If the Hannon Act provides broad strokes, the COMPACT Act delves into finer details of veteran safety. Among the measures in the COMPACT Act are:

  • Mandating that VA to provide free care to all veterans who are in a mental health crisis;

  • Creating an education program for families and caregivers of veterans with mental health problems; and

  • Requiring VA to conduct studies that track the outcomes of the department’s outreach to transitioning servicemembers.

The legislation also requires police at VA facilities to undergo annual de-escalation and intervention training. 

“This agreement will make real progress toward reducing veteran suicide, but our work is not finished,” Takano said, following the announcement of COMPACT’s provisions. 

The Hannon Act passed the House on Sept. 23 and was sent to the White House for the president’s signature. The COMPACT Act also passed the House, with the Senate expected to vote on it by the end of the legislative session.

Firearm Safety Interventions

One area of concern discussed in both the House and Senate but that never made it into either bill is that of firearm safety. Gun owners are four times more likely to commit suicide, and veterans are twice as likely to be gunowners, according to testimony. 

Mental health experts, including those at VA, have testified that lethal means counseling could have as much of a direct impact on whether a veteran dies by suicide than any other piece of legislation being considered. Lethal means counseling involves teaching veterans and family members about firearm safety, promoting secure firearm storage and informing them how putting a barrier between a person considering suicide and an easy way of taking their own life increases their chances of getting help. President Donald Trump even included gun safety in his administration’s veterans’ suicide prevention roadmap, which was released in August.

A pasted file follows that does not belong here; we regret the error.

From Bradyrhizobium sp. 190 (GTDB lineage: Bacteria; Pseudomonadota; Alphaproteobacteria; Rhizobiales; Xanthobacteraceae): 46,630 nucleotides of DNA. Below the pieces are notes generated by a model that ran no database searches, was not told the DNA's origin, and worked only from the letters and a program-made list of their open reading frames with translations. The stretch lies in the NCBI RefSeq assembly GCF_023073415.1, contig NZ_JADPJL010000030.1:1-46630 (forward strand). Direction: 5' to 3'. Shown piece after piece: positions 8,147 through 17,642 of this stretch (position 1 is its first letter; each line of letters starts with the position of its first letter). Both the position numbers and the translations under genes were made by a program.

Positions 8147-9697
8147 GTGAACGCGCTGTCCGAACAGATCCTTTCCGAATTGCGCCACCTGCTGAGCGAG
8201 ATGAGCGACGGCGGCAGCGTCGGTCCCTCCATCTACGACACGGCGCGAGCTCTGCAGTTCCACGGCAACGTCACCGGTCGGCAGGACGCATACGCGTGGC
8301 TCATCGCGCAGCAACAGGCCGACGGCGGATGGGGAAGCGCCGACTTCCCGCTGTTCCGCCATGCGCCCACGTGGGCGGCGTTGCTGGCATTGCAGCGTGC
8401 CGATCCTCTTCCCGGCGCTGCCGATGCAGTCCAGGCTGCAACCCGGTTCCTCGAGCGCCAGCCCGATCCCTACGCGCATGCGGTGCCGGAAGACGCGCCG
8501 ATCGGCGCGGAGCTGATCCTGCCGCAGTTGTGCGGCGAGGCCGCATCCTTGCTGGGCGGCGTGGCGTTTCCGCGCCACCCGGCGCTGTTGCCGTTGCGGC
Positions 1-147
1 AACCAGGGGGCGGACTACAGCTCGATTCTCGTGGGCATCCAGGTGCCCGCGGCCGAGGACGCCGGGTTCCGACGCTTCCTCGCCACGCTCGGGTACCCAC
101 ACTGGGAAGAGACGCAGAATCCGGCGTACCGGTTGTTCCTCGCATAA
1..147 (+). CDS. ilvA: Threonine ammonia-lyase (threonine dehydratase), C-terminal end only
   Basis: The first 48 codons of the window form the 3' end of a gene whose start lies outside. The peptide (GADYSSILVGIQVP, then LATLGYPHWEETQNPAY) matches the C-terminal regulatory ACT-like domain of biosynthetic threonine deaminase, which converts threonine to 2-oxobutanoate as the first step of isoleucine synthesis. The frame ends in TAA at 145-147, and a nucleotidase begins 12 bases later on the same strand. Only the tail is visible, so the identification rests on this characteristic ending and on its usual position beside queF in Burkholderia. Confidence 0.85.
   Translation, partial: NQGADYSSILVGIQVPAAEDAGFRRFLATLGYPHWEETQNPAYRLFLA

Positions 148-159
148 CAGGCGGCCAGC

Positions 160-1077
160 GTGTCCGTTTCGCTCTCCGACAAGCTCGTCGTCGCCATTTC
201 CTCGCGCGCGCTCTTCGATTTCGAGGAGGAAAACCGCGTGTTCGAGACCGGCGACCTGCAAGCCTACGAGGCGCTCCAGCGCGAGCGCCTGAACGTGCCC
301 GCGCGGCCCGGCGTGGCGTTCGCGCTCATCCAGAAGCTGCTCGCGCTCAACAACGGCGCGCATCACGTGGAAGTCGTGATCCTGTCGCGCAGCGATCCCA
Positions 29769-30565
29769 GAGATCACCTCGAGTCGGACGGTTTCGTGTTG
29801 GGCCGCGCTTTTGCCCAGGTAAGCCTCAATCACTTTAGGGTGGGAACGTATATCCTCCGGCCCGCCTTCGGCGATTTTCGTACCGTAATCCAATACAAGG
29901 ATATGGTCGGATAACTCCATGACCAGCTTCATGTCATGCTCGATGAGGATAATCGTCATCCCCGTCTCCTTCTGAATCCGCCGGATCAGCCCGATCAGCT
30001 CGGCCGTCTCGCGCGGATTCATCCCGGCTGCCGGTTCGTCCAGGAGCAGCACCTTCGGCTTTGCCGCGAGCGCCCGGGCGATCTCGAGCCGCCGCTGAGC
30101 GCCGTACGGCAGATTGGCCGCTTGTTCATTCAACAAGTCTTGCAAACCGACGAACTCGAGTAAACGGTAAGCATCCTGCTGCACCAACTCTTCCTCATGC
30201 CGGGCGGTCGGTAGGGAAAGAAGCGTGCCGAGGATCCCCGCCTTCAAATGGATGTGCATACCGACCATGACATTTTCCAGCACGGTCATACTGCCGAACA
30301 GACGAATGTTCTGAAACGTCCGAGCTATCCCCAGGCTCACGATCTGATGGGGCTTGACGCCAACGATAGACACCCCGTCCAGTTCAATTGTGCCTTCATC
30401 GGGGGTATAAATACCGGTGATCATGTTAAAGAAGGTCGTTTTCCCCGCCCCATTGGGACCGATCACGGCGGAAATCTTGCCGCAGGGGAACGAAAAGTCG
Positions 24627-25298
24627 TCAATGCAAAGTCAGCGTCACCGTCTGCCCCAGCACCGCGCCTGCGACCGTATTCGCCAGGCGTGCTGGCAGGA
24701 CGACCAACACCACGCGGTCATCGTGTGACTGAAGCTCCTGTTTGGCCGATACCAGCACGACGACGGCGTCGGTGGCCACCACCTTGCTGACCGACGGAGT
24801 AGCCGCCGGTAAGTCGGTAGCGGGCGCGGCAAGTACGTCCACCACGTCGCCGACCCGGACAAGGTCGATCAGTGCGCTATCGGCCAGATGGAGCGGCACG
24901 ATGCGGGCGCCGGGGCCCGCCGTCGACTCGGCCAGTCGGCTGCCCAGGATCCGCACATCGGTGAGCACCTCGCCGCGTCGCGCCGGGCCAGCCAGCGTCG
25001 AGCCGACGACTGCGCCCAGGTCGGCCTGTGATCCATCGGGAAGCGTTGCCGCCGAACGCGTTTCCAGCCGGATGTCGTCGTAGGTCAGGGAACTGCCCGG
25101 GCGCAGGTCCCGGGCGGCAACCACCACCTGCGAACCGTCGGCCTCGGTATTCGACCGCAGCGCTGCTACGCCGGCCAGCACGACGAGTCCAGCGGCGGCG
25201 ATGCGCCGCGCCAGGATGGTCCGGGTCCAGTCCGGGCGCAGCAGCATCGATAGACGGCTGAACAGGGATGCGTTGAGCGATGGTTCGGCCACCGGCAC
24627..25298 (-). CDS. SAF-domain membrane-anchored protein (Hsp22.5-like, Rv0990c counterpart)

VA surveys of veterans have found that the vast majority would support firearm safety interventions. Several Republican legislators have spoken out against the idea, however, calling any such provision an infringement on veterans’ Second Amendment rights. 

As legislators were debating how to improve VA’s response to veteran suicide, the VA Inspector General’s Office released a report demonstrating how deficiencies in care at one VA facility led to a veteran taking their own life. 

That veteran, in his or her 30s and who remains anonymous in the report, had been a patient at the Memphis VAMC since 2015. The veteran had been diagnosed with post-traumatic stress disorder and had received treatment both at VA and through community care. 

In the summer of 2019, the veteran arrived at the hospital’s emergency department seeking treatment for insomnia and to get a refill of a psychiatric medication. The emergency department physician evaluated the patient and, after a negative screening for suicidal thoughts, discharged the patient with instructions to go to the outpatient mental health clinic for medication management. According to the report, no formal written consult was provided or required by the hospital.